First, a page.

I'm currently looking at a past paper question regarding CPA. The question concerns the following subtasks.

The subtasks are denoted A, B, C, D, E, F, G, and H.

Subtask B cannot start until subtasks A and C have been completed.

Subtask C cannot start until subtask A has been completed.

Subtask D cannot start until subtask B has been completed.

Subtask E cannot start until subtask B has been completed.

Subtask F cannot start until subtasks D & E have been completed.

Subtask G cannot start until subtasks F & H have been completed.

Subtask H cannot start until subtasks A & C have been completed.

My question concerns A, B, C and H.

C cannot start until A is completed. B cannot start until A and C are completed. Why does it say it has to wait for A and C to be completed? Likewise with subtask H?

C can only be started when A has been completed - why doesn't it just say it has to wait for C? Is there another layer of complication here? Surely the completion of C implies the completion of A?

The first part of the question is to draw the diagram of the above sub tasks.

2 Answers 2


If it is an exam question, then it stands to reason that it is intentionally confusing. Simplifications such as applying the Law of Transitivity are intentionally avoided.

That being said, it is not inconceivable to have (the first draft of) dependencies looking like this in the real world.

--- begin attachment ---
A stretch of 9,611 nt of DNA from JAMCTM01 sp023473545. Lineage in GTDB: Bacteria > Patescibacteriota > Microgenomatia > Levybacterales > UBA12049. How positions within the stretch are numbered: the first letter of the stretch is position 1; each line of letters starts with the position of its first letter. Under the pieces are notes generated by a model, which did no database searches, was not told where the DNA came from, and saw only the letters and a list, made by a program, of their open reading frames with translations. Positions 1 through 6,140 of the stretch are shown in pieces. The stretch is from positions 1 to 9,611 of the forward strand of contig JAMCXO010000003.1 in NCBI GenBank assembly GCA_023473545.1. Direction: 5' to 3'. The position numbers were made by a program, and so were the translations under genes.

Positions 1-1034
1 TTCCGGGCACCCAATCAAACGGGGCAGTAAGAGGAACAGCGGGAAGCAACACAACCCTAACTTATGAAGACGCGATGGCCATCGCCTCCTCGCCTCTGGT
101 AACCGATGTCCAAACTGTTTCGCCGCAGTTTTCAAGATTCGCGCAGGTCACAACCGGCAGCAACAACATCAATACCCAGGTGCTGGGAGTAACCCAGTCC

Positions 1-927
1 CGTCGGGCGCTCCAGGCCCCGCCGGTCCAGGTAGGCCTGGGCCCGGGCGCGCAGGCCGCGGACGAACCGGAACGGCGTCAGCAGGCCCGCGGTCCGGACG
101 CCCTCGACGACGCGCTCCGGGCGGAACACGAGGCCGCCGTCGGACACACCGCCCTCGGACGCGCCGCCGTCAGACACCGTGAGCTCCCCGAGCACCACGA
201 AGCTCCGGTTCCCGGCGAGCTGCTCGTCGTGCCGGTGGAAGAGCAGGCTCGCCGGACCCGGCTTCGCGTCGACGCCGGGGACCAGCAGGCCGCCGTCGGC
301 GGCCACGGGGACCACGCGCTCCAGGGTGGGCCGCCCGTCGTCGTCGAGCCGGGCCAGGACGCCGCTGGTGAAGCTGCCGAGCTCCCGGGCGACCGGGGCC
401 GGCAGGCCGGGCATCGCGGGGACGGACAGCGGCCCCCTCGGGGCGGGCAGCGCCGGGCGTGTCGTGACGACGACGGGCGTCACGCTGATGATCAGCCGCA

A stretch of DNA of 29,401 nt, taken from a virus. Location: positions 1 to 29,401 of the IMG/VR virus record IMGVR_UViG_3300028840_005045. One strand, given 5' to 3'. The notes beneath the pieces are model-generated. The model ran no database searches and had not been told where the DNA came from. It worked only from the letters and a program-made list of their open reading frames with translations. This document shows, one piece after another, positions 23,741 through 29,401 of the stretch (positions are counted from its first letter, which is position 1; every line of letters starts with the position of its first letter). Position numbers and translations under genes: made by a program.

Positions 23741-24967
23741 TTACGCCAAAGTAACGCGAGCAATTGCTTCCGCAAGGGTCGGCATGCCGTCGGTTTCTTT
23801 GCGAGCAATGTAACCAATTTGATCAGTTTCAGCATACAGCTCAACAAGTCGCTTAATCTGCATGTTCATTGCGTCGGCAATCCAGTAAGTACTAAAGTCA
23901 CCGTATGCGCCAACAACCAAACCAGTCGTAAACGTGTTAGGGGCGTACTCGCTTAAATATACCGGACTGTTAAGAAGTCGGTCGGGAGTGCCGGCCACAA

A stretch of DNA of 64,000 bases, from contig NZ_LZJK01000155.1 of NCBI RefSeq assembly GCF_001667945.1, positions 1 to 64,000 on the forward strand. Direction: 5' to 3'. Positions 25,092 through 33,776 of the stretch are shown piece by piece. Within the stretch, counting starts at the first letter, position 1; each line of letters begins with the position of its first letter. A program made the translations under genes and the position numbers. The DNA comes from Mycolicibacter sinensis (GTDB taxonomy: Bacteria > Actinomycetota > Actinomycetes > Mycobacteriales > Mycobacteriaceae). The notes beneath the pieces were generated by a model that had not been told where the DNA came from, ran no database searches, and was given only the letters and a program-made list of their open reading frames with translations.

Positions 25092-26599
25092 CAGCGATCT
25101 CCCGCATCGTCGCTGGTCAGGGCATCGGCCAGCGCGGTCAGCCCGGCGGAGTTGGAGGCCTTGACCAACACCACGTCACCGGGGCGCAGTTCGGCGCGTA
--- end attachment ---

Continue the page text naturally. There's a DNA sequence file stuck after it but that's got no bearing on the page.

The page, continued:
Betty says she cannot start her work until Alice and Charlie are done theirs.

Charlie says he cannot start his work until Alice is done hers.

Daniel says he cannot start his work until Betty is done hers.


Though the dependencies can (and should) be simplified, the people who perform the tasks may not themselves have all the necessary information to do so, and thus, if you were to get information directly from them without analyzing and transforming it, you would end up with something akin to the above.


While recognising that this is an exam question, this type of situation is common in many projects, especially where dependencies are identified and entered into the plan at different stages in the planning process. By allowing these "non-optimised" relationships to exist in the plan, you can avoid a lot of manual rework and potentially breaking links that should not be broken.

It can also happen where the list of tasks is much longer and more complex than the list that you have been asked to consider, and where the subtlety of the inter-dependencies is less obvious. By keeping the "non-optimised" dependencies in your plan, you can more easily communicate to others, especially if they are in different parts of the organisation. For instance, if you have a hardware team, a software team, and a test team, the testing tasks may need to follow both the hardware deployment and the software installation. It may be obvious that the software installation can't take place until after the hardware is in place, but the hardware guys will only want to know that their work has to be completed before the testing has started. They may be completely uninterested in the software tasks, and never look at that part of the plan!

On the other hand, if you don't need the complexity and can see that it is easy to remove redundant relationships, then do so. It will keep your plan as simple as possible. However, my advice is to make the plan work for you. You are the master of the plan - and an imperfect but workable plan may be better than a perfect plan that takes hours or days of rework to analyse and apply even a simple change.

Your Answer

By clicking “Post Your Answer”, you agree to our terms of service and acknowledge you have read our privacy policy.

Not the answer you're looking for? Browse other questions tagged or ask your own question.